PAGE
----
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Bisard trial costs Allen County nearly $26,000

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The Allen County court that conducted the criminal trial of a former Indianapolis police officer accused of killing a man and injuring two others while driving intoxicated has totaled up how much Marion County owes it: $25,588.13.

The trial of former Indianapolis Metropolitan Police Department officer David Bisard was moved to Allen County from Marion County due to pretrial publicity. Bisard was convicted in November of Class B felony operating with a blood-alcohol concentration higher than 0.15; Class C felonies operating while intoxicated causing death and reckless homicide; and Class D felonies OWI causing serious injury, operating with a BAC 0.08 causing injury, OWI causing serious injury, operating with a BAC of 0.08, and two counts of criminal recklessness. He was sentenced to 13 years.

The trial was conducted in Allen Superior Judge John Surbeck’s court over the course of 17 days. The Allen Superior Court and the Allen County clerk have submitted paperwork to the Allen County auditor, which will then send it to the Marion County auditor. The Indiana Supreme Court released the change of venue record and claim Wednesday.

The most expensive costs were mileages, meals, lodging, per diems and materials paid to or for jurors at $18,592.58; and “all other expenses necessarily incurred by the county due to this change of venue” which notes “(Overtime Hours for Sheriff) at $4,260.80. The one-page form also notes it cost $1,750 to house Bisard during the trial.

In August 2010, Bisard’s squad car crashed into motorcyclists stopped at an intersection in Indianapolis. Eric Wells was killed in the crash; Mary Mills and Kurt Weekly were severely injured. A blood draw taken the day of the crash came back with a 0.19 percent BAC, although responding officers at the scene did not note any signs of impairment regarding Bisard.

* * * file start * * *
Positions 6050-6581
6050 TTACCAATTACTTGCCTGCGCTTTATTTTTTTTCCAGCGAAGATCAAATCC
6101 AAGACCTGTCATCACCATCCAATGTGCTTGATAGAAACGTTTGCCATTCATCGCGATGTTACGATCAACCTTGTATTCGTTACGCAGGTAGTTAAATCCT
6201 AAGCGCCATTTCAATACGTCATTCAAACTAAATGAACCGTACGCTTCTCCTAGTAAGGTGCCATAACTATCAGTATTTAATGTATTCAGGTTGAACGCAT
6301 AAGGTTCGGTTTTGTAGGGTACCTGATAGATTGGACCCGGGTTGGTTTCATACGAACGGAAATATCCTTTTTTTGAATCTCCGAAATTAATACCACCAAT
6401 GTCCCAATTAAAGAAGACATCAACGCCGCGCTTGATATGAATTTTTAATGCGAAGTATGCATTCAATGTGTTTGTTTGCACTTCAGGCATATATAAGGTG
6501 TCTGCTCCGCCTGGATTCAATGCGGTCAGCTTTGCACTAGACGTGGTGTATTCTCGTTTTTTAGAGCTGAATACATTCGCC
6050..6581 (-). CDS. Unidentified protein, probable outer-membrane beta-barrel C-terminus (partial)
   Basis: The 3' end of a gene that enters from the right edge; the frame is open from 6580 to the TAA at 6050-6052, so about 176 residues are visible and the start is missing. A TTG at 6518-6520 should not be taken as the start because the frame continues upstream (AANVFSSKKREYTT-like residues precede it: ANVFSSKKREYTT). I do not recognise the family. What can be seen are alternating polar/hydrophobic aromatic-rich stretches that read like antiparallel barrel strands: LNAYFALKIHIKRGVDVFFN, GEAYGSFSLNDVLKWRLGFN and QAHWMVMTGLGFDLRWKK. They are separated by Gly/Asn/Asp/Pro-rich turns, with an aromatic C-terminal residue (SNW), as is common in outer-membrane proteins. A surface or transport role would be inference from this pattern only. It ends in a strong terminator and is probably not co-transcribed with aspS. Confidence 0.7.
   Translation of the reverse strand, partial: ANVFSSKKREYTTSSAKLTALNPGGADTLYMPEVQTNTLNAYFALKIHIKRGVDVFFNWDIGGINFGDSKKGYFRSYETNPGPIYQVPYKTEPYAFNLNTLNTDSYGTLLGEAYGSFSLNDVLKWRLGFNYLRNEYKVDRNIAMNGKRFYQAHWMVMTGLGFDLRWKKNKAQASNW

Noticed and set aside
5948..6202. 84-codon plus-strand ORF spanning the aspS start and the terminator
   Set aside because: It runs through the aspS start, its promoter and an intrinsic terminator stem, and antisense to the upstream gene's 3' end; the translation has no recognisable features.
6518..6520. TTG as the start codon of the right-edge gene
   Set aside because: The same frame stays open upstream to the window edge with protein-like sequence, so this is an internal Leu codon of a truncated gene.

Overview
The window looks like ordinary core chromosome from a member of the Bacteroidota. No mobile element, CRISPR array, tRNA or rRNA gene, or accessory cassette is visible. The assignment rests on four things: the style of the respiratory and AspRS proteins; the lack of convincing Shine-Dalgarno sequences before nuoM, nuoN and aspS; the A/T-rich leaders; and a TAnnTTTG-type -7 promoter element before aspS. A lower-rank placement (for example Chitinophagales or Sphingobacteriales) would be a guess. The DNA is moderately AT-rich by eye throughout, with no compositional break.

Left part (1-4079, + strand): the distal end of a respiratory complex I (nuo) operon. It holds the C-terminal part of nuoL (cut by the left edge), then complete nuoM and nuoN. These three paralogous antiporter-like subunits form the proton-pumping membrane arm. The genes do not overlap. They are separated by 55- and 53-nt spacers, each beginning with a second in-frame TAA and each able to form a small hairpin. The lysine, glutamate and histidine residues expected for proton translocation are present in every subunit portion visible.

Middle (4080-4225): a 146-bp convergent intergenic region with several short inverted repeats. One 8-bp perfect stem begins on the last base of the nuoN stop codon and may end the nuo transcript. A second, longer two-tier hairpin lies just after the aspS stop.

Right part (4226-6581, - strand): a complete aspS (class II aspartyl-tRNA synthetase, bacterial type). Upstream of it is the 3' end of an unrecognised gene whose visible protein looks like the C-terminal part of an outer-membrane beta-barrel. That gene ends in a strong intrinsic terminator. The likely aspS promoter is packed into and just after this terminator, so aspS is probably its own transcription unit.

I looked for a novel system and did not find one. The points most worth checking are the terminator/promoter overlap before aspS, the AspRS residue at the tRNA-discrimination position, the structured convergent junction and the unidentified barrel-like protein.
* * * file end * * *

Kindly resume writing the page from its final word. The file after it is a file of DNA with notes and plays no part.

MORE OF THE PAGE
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  3. The practitioners and judges who hail E-filing as the Saviour of the West need to contain their respective excitements. E-filing is federal court requires the practitioner to cram his motion practice into pigeonholes created by IT people. Compound motions or those seeking alternative relief are effectively barred, unless the practitioner wants to receive a tart note from some functionary admonishing about the "problem". E-filing is just another method by which courts and judges transfer their burden to practitioners, who are the really the only powerless components of the system. Of COURSE it is easier for the court to require all of its imput to conform to certain formats, but this imposition does NOT improve the quality of the practice of law and does NOT improve the ability of the practitioner to advocate for his client or to fashion pleadings that exactly conform to his client's best interests. And we should be very wary of the disingenuous pablum about the costs. The courts will find a way to stick it to the practitioner. Lake County is a VERY good example of this rapaciousness. Any one who does not believe this is invited to review the various special fees that system imposes upon practitioners- as practitioners- and upon each case ON TOP of the court costs normal in every case manually filed. Jurisprudence according to Aldous Huxley.

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